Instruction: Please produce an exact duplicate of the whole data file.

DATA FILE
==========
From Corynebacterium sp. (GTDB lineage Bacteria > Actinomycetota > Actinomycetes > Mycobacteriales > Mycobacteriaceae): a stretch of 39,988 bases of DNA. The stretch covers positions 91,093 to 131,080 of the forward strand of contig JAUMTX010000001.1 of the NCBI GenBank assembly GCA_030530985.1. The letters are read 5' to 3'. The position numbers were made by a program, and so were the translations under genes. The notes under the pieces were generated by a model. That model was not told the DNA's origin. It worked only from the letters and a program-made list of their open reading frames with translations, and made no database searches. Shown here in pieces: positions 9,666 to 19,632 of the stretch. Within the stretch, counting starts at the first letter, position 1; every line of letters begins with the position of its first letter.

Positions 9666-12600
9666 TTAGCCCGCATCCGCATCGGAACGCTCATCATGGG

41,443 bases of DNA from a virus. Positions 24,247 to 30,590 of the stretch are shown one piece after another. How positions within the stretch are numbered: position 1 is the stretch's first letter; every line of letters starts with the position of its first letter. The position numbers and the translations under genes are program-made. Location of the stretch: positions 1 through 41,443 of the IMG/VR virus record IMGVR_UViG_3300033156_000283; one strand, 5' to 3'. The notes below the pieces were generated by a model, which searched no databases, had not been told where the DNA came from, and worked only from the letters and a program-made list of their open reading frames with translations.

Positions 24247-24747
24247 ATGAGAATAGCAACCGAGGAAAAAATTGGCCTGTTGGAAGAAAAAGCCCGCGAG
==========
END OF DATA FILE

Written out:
From Corynebacterium sp. (GTDB lineage Bacteria > Actinomycetota > Actinomycetes > Mycobacteriales > Mycobacteriaceae): a stretch of 39,988 bases of DNA. The stretch covers positions 91,093 to 131,080 of the forward strand of contig JAUMTX010000001.1 of the NCBI GenBank assembly GCA_030530985.1. The letters are read 5' to 3'. The position numbers were made by a program, and so were the translations under genes. The notes under the pieces were generated by a model. That model was not told the DNA's origin. It worked only from the letters and a program-made list of their open reading frames with translations, and made no database searches. Shown here in pieces: positions 9,666 to 19,632 of the stretch. Within the stretch, counting starts at the first letter, position 1; every line of letters begins with the position of its first letter.

Positions 9666-12600
9666 TTAGCCCGCATCCGCATCGGAACGCTCATCATGGG

41,443 bases of DNA from a virus. Positions 24,247 to 30,590 of the stretch are shown one piece after another. How positions within the stretch are numbered: position 1 is the stretch's first letter; every line of letters starts with the position of its first letter. The position numbers and the translations under genes are program-made. Location of the stretch: positions 1 through 41,443 of the IMG/VR virus record IMGVR_UViG_3300033156_000283; one strand, 5' to 3'. The notes below the pieces were generated by a model, which searched no databases, had not been told where the DNA came from, and worked only from the letters and a program-made list of their open reading frames with translations.

Positions 24247-24747
24247 ATGAGAATAGCAACCGAGGAAAAAATTGGCCTGTTGGAAGAAAAAGCCCGCGAG